Saturday, November 29, 2008
Tomorrow morning's movie to watch out for is Twentieth Century, airing at 10:00 AM ET on TCM. The title has nothing to do with the movie studio of that name, but the train.
Carole Lombard stars as a struggling actress who is turned into a star on Broadway by her producer, John Barrymore. However, he turns out to be so overbearing that she runs off to Hollywood to make a career for herself in the movies. Barrymore is reduced to struggling to find backing for his Broadway endeavors -- until the day he finds that Lombard is on the same train he is. It goes without saying that he wants her back, and will stop at nothing to get her back, despite the fact that she's let him know in no uncertain terms that she hates him.
Howard Hawks directed this nifty little comedy, and it has his fingerprints all over it. As in better-known movies like Bringing Up Baby or His Girl Friday, Hawks uses rapid-fire dialog, with the characters almost talking over each other. There is also the requisite cast of oddball supporting characters, which in this case means Barrymore's two assistants, played by Walter Connolly and Roscoe Karns. Both of them were Columbia Pictures regulars, having appeared the same year as Twentieth Century (1934) in It Happened One Night (Connolly as Claudette Colbert's father; Karns as annoying bus passenger Mr. Shapely). Watch also for an oddball who insists on putting put stickers with a religious them on every surface he can find.
Twentieth Century is also the movie that really made Lombard a star, showing the world how adept she was at comedy. Indeed, John Barrymore was exceedingly impressed with her work and let her know just how highly he thought of her performance in this movie. I'm not the biggest fan of John Barrymore, personally preferring Lionel, but John is fine here. If anything, the overbearing producer is the right sort of type for him to be playing -- by this stage of his career he was quite the alcoholic, and was well on his way to becoming a parody of himself.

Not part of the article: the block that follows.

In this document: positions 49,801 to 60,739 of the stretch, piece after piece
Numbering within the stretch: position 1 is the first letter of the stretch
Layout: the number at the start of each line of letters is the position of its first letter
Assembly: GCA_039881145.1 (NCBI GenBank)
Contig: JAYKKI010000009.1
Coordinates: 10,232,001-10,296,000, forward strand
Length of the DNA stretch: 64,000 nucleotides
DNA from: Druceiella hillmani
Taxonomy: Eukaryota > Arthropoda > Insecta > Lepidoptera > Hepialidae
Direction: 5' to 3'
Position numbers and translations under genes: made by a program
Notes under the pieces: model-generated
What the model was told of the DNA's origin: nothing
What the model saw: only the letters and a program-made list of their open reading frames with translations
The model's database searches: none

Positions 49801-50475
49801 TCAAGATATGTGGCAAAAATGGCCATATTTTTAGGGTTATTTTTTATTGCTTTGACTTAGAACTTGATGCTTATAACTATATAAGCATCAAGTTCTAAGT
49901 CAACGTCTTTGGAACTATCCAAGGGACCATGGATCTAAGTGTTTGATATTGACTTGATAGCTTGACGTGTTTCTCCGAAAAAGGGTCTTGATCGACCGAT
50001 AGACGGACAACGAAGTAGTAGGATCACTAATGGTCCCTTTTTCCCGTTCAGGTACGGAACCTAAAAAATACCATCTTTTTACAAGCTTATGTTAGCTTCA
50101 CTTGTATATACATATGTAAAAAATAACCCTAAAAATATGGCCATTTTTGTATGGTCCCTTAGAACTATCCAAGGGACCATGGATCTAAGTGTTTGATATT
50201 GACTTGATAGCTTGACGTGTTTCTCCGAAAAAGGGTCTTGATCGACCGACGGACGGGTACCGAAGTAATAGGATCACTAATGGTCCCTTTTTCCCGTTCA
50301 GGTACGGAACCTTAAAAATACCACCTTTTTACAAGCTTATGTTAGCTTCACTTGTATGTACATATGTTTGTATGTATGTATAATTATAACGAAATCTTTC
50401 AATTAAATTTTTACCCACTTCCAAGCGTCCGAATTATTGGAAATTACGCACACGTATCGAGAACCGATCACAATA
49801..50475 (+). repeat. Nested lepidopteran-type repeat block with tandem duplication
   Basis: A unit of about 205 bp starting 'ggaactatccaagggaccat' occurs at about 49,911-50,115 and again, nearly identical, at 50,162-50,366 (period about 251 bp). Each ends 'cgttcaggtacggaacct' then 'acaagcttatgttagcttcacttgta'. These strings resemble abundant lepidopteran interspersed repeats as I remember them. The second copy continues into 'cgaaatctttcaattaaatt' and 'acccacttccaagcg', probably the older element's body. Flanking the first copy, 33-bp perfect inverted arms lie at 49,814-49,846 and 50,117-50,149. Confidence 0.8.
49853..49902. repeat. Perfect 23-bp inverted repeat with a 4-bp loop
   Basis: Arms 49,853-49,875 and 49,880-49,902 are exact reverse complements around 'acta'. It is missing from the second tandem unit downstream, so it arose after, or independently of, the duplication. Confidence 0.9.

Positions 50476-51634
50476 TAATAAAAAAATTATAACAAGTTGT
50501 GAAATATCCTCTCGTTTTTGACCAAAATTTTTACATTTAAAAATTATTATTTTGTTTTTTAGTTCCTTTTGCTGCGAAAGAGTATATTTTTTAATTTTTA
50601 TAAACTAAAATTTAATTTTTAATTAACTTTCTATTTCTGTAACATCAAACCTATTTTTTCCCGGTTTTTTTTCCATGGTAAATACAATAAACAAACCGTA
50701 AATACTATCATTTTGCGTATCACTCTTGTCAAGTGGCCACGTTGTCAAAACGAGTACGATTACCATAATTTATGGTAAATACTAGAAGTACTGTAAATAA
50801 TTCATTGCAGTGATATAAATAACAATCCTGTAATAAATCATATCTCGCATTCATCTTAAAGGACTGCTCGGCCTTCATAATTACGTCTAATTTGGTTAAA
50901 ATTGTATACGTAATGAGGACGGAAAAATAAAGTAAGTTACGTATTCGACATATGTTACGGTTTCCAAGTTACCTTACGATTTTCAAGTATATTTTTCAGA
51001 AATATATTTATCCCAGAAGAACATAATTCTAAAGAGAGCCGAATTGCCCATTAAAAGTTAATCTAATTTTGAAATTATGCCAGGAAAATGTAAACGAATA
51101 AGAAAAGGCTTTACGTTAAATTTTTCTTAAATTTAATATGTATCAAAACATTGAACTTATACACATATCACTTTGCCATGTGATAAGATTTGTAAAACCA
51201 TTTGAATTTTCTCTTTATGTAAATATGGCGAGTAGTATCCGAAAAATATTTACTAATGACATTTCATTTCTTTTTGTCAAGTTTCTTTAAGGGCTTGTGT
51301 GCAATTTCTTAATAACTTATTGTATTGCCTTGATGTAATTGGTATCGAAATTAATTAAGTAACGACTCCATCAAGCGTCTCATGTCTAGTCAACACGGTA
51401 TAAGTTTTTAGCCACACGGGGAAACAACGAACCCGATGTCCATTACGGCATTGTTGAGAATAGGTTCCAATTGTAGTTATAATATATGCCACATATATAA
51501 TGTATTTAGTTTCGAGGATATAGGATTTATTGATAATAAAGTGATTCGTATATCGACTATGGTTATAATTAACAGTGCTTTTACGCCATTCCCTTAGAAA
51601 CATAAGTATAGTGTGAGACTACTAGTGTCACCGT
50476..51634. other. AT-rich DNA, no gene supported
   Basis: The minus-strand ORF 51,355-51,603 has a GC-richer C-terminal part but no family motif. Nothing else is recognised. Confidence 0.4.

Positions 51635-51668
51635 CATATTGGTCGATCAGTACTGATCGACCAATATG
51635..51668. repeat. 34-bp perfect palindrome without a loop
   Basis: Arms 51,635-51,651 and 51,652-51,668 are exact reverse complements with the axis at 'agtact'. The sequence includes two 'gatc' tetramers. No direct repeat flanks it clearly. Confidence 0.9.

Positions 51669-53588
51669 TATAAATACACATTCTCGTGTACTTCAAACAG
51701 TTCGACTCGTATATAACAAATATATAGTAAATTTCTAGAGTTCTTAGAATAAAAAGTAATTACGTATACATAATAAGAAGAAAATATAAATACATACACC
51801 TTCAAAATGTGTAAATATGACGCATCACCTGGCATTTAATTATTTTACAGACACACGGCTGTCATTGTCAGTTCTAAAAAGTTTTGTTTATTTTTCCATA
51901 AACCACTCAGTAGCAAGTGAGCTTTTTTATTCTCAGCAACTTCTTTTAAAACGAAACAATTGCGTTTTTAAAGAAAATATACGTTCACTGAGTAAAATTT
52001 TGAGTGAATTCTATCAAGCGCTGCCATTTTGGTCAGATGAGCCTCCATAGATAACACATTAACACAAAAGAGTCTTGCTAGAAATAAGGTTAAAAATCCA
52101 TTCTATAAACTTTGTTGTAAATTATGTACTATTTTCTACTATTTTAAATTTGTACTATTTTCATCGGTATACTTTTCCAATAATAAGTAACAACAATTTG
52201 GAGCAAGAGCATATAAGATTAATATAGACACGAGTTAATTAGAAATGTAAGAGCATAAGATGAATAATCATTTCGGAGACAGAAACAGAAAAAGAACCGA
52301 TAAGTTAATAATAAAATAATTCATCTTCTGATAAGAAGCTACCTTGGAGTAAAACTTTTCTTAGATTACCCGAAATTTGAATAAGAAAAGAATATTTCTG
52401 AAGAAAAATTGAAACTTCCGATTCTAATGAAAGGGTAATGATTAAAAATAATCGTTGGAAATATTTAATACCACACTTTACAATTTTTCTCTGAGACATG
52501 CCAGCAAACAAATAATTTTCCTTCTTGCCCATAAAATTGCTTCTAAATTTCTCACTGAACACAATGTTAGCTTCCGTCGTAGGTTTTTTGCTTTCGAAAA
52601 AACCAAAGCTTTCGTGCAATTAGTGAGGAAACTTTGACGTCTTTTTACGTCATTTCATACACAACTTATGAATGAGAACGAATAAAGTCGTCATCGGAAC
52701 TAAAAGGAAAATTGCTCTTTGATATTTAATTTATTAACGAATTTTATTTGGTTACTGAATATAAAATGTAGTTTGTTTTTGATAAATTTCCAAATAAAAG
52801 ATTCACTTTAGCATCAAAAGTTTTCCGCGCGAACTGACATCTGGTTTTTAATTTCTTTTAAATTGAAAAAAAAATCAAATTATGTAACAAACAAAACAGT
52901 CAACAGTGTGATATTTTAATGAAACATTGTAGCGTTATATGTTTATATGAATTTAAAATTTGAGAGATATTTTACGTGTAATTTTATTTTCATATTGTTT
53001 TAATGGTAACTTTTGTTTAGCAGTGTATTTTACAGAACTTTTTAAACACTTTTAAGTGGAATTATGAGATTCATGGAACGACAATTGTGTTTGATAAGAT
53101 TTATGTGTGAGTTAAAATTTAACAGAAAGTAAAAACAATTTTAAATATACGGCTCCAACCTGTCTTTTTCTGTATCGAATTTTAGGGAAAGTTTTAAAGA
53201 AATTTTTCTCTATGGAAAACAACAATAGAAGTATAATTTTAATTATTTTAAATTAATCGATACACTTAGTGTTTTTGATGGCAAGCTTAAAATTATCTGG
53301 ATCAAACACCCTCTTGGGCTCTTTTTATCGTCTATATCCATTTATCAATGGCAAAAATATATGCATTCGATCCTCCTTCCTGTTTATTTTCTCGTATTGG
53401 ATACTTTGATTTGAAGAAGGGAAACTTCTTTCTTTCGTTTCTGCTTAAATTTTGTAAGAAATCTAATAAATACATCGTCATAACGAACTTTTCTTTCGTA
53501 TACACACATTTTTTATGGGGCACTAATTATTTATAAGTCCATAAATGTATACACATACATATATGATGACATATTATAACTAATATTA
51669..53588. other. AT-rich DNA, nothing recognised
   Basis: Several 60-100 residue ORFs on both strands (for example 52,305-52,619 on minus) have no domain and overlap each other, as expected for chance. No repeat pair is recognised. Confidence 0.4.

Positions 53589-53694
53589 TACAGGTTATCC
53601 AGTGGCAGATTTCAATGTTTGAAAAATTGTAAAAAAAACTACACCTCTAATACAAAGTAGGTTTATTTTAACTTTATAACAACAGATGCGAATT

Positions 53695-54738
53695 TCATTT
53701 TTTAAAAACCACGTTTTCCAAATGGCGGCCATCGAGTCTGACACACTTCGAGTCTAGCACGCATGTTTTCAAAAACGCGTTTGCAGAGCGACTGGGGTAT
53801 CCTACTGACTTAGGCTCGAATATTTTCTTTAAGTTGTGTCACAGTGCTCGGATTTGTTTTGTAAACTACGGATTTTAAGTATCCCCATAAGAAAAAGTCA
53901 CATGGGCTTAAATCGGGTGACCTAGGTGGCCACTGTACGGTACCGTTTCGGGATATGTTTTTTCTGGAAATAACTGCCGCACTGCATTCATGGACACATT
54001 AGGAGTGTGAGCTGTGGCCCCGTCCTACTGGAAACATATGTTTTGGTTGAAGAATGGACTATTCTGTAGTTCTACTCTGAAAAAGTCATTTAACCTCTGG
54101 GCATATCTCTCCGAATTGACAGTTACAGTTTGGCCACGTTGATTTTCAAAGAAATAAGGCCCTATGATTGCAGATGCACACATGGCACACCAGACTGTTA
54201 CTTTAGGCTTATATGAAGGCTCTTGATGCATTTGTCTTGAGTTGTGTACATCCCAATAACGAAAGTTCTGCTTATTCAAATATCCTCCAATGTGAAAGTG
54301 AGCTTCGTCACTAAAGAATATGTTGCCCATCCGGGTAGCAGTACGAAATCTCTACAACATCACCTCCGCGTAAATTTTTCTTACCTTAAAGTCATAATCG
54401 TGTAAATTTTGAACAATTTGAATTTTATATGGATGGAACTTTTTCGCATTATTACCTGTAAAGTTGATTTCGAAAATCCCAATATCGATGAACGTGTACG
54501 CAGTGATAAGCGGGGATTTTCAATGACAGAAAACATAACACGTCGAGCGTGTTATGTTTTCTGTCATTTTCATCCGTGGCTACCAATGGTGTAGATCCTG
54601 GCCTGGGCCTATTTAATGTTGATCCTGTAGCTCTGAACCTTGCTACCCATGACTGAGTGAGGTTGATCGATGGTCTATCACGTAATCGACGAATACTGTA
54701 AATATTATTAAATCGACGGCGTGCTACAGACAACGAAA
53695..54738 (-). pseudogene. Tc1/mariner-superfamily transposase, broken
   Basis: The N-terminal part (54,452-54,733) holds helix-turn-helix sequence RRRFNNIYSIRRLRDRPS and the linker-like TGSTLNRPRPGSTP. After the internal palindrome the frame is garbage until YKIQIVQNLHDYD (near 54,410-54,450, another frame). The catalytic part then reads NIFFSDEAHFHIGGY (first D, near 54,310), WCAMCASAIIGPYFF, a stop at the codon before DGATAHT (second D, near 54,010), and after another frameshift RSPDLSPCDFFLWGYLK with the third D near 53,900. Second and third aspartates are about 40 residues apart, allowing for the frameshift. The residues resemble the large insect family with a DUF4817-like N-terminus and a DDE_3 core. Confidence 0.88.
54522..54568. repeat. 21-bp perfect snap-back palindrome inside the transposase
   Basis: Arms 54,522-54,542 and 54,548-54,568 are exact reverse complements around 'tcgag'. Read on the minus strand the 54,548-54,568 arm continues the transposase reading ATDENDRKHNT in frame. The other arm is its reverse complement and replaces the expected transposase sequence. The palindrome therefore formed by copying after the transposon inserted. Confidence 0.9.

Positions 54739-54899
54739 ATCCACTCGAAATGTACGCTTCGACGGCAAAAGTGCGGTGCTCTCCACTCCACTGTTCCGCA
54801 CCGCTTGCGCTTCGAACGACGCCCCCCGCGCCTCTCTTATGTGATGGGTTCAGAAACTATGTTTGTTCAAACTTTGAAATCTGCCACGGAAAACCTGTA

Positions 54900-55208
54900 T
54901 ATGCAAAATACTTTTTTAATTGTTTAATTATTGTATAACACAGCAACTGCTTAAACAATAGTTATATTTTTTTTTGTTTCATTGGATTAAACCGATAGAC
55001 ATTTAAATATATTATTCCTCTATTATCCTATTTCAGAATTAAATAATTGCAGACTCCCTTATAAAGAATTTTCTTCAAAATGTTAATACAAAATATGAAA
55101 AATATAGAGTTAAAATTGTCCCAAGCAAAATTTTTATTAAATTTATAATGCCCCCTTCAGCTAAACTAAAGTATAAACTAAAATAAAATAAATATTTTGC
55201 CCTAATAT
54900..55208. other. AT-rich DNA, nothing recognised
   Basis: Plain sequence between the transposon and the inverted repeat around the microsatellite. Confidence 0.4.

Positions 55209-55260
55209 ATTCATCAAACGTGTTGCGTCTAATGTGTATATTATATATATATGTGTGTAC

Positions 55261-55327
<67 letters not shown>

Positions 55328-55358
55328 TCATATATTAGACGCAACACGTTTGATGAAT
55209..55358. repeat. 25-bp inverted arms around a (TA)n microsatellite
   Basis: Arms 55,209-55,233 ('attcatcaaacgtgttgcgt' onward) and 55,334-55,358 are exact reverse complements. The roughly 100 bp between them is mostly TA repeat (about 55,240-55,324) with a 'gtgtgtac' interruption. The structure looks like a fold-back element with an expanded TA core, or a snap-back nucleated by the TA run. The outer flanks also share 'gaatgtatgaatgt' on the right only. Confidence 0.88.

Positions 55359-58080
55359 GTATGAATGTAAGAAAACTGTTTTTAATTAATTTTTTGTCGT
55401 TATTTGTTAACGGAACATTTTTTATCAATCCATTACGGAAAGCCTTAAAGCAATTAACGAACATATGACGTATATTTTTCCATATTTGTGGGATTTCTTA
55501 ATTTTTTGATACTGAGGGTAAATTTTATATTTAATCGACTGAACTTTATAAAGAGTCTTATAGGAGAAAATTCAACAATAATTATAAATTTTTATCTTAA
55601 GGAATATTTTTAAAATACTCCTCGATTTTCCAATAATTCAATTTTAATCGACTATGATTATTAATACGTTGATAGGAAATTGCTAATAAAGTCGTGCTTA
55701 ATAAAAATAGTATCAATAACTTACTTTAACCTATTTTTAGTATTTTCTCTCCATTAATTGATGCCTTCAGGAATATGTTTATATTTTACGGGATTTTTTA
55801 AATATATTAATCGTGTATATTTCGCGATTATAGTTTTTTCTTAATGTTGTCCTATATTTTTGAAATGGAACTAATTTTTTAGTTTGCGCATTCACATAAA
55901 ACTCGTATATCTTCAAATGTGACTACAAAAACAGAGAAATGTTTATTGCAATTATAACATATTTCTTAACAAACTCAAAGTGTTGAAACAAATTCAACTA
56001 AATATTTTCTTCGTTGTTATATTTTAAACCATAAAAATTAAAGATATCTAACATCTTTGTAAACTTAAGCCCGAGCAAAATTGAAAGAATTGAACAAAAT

Twentieth Century is available on DVD, should you miss tomorrow's showing on TCM.
Posted by Ted S. (Just a Cineast) at 4:05 PM
Friday, November 28, 2008
This being the morning after the big holiday, I found myself thinking of that dreadful song, "The Morning After", which believe it or not, is an Oscar-winner, from the 1972 blockbuster The Poseidon Adventure.
The movie's been remade, so you certainly know the story. A luxury cruise ship goes on a voyage, and on New Year's Eve gets hit by a giant tsunami (yeah, right: the voyage is in the Mediterranean, where they wouldn't get tsunamis). This capsizes the ship, and begins to fill it with water, forcing the survivors to make their way where they think is up, to eventual safety. Nowadays, this is all standard-issue stuff, but in 1972, when the movie was released, it hadn't really been done before.
The cast is an all-star one, and pretty good at that. Gene Hackman plays the ship's chaplain, reduced to working on ships because no real ministry would have him anymore; Ernest Borgnine plays a cop married to Stella Stevens; Shelley Winters and Jack Albertson are the older couple on their second honeymoon; Red Buttons the aging bachelor who's never been able to find true happiness in life; and Roddy McDowell the ship's purser. (Leslie Nielsen has a brief role at the ship's captain, although he doesn't survive the tsunami.) For good measure, throw in the proverbial bratty kid and his older sister. Once the tsunami hits, all of them end up together, working as a group to try to ensure their survival.
What makes this more interesting, however, is that not everybody survives. There's no particular rhyme or reason as to which of the characters are going to live, and I wouldn't spoil the movie by saying anything about it. However, the movie gives us ample opportunity to form opinions about which of the characters we'd like to see survive. As for the performances? Well, the script isn't the greatest, but the main idea of the story is much that don't need the greatest screenplay. Shelley Winters probably gets the best part, and in one key scene she gets to show off her swimming skills, despite the fact that she put on a good 20 or 30 pounds to play the role. Winters earned a Best Supporting Actress Oscar nomination for it. Red Buttons is also quite good in his poignant role. Hackman is mildly irritating, and Borgnine and Stevens strain credulity.
Finally, there are the special effects. They're 1970s vintage, which means they're clearly not as advanced as they'd be today -- except that they're also not CGI. Apparently, however, the giant ship set must have cost quite a bit of money: there wasn't enough left in the budget to get a wide shot of the doomed ship for the final scene. You see the survivors on the outer hull of the Poseidon, and that's it. There's no pulling away. Still, The Poseidon Adventure is available on DVD and a great way to spend two fun hours.